POSTED ON MAY 12, 2010:
Use It or Lose It
With time running out for grant allocation, city's DOS prepares to spend dough quickly
The director of Tulsa's new Department of Sustainability said the remainder of a $3.8 million federal grant to the city should be coming soon, allowing his department to begin work on a handful of programs designed to increase energy efficiency.
Brett Fidler, the department's director, said Tulsa received the first installment of an Energy Efficiency Conservation Block Grant administered by the U.S. Department of Energy in the fall of 2009. A second portion was received two weeks ago, and Fidler said city officials have received word that the third and final installment is on its way, as well.
That will allow his department to begin the process of dispersing funds for two items on its list that are ready to go -- a $1.4 million retrofit program at the Oklahoma State University Medical Center, which will result in an estimated $210,000 in annual energy savings, and a $740,000 public lighting system that will result in the replacement of many existing public lights with more energy-efficient, lower-maintenance technology.
"Those are the two highest-priority projects, and they're being dealt with concurrently," Fidler said. "We hope to be well on our way with those within the next six weeks."
Fidler's department was created in early March under an executive order signed by Mayor Dewey Bartlett Jr. The goal of the department, he said then, is to prove that energy efficiency is something Tulsans can no longer afford to ignore.
The OSU Medical Center and public lighting programs will serve as two examples of that, he said, while eating up approximately 60 percent of the grant total. Among the changes coming for the medical center are new, high-efficiency boilers and chillers, along with LED lighting retrofits in the building's surgical suites, he said. Fidler said that work will be part of a larger retrofit program going on at the facility that uses other funds.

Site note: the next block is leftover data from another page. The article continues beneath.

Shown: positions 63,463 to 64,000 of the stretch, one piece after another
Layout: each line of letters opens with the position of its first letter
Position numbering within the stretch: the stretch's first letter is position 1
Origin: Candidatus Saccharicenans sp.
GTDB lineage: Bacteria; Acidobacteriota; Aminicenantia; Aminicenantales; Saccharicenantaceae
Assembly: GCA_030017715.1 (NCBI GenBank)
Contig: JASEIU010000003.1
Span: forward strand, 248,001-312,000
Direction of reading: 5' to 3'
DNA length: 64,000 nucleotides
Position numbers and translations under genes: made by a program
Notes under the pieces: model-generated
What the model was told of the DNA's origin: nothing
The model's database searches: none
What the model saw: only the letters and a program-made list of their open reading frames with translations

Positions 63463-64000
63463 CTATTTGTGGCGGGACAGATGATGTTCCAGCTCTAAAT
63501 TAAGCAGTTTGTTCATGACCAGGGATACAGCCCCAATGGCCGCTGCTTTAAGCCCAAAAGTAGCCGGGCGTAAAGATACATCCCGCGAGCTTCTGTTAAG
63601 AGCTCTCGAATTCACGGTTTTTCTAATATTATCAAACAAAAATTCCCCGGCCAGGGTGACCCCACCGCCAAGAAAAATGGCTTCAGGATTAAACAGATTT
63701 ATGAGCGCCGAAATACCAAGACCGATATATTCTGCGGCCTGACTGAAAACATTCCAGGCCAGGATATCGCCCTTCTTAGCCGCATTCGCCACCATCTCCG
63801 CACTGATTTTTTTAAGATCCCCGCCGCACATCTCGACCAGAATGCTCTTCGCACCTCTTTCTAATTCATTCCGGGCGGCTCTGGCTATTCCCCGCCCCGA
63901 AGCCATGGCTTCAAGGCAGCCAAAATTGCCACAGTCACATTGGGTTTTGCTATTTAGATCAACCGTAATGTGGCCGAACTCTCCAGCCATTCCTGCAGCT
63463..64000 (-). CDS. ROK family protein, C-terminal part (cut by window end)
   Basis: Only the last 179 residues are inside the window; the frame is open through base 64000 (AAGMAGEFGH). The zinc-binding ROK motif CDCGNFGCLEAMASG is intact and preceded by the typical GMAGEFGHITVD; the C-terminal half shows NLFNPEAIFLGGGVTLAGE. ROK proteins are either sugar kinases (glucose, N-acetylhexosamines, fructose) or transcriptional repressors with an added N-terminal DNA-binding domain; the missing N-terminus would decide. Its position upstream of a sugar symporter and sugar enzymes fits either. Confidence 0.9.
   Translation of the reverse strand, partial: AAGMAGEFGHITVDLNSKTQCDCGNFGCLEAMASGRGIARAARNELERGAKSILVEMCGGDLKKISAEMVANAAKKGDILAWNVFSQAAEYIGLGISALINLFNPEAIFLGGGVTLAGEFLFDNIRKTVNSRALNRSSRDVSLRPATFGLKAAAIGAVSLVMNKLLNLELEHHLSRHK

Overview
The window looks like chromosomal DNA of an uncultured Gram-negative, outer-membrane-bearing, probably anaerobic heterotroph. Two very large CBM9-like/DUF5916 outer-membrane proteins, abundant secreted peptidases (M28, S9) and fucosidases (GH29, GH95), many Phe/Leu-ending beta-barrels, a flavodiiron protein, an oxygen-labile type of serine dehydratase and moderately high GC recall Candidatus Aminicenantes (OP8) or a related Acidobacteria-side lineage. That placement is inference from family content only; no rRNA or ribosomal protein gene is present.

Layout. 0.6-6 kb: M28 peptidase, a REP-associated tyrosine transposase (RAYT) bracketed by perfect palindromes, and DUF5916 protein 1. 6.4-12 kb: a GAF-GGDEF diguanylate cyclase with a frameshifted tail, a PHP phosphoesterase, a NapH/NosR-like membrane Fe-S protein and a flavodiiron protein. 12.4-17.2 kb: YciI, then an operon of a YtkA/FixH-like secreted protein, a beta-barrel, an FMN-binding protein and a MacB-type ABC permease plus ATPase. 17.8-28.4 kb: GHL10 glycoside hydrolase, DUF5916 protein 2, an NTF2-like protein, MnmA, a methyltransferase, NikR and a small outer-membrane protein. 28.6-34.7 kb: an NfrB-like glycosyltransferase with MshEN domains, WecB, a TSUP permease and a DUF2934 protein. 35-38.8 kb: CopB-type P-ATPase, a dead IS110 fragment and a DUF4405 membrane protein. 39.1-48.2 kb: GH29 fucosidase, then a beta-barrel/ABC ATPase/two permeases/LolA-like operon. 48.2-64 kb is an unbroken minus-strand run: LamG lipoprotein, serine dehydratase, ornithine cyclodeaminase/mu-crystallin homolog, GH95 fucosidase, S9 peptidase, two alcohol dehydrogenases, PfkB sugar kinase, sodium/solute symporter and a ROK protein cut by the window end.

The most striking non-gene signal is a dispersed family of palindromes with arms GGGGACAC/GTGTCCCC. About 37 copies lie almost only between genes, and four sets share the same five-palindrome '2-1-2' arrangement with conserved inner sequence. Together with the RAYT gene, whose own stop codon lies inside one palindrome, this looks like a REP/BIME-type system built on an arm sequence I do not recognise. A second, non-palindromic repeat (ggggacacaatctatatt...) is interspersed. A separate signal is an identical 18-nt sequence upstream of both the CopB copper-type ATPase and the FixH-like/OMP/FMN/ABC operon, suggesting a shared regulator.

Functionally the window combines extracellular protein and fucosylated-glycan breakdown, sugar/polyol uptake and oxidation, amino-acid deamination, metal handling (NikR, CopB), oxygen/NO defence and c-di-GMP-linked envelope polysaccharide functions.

"They're very excited about the surgical suites, particularly because the LED lights are more efficient and much cooler," he said.
The lighting program originally was billed as a project that would lead to the replacement of many existing highway lights. But Fidler said that with many of those lights having been turned off because of budget problems; city officials are rethinking that approach.
Instead, he said, they are considering replacing lights that are "more pedestrian accessible" and currently in use, such as traffic and crosswalk lights. Much of that work would take place downtown, he said, though the rest would be scattered around the city. The savings that would be realized from those changes then could be used to finance the replacement of highway lights later, he said.
All but a handful of highway lights in Tulsa -- the most important, from a safety standpoint -- have been turned off as a cost-saving measure. Fidler said the few that remain on are the most expensive to replace, another factor has led city officials to research other possibilities. They should make a decision about how to proceed soon, he said.